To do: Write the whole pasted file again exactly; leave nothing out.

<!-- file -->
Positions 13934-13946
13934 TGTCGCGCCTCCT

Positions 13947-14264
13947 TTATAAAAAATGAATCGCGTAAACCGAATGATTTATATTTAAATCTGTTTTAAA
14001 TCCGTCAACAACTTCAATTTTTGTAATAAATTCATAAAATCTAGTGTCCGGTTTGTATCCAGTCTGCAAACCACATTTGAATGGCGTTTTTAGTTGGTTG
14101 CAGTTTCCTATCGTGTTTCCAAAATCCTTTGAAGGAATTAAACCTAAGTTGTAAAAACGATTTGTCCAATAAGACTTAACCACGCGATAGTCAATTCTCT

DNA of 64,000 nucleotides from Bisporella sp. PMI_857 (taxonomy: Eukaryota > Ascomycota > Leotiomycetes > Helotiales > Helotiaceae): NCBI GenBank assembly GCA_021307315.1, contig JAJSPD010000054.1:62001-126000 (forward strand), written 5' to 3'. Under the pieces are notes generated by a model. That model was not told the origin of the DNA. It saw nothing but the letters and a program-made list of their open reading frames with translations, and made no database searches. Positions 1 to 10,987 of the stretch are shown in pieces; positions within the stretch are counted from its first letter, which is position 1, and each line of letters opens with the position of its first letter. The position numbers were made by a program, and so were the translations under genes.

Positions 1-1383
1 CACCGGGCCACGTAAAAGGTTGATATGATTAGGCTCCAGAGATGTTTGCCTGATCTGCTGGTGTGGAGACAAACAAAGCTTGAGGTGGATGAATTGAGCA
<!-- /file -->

Positions 13934-13946
13934 TGTCGCGCCTCCT

Positions 13947-14264
13947 TTATAAAAAATGAATCGCGTAAACCGAATGATTTATATTTAAATCTGTTTTAAA
14001 TCCGTCAACAACTTCAATTTTTGTAATAAATTCATAAAATCTAGTGTCCGGTTTGTATCCAGTCTGCAAACCACATTTGAATGGCGTTTTTAGTTGGTTG
14101 CAGTTTCCTATCGTGTTTCCAAAATCCTTTGAAGGAATTAAACCTAAGTTGTAAAAACGATTTGTCCAATAAGACTTAACCACGCGATAGTCAATTCTCT

DNA of 64,000 nucleotides from Bisporella sp. PMI_857 (taxonomy: Eukaryota > Ascomycota > Leotiomycetes > Helotiales > Helotiaceae): NCBI GenBank assembly GCA_021307315.1, contig JAJSPD010000054.1:62001-126000 (forward strand), written 5' to 3'. Under the pieces are notes generated by a model. That model was not told the origin of the DNA. It saw nothing but the letters and a program-made list of their open reading frames with translations, and made no database searches. Positions 1 to 10,987 of the stretch are shown in pieces; positions within the stretch are counted from its first letter, which is position 1, and each line of letters opens with the position of its first letter. The position numbers were made by a program, and so were the translations under genes.

Positions 1-1383
1 CACCGGGCCACGTAAAAGGTTGATATGATTAGGCTCCAGAGATGTTTGCCTGATCTGCTGGTGTGGAGACAAACAAAGCTTGAGGTGGATGAATTGAGCA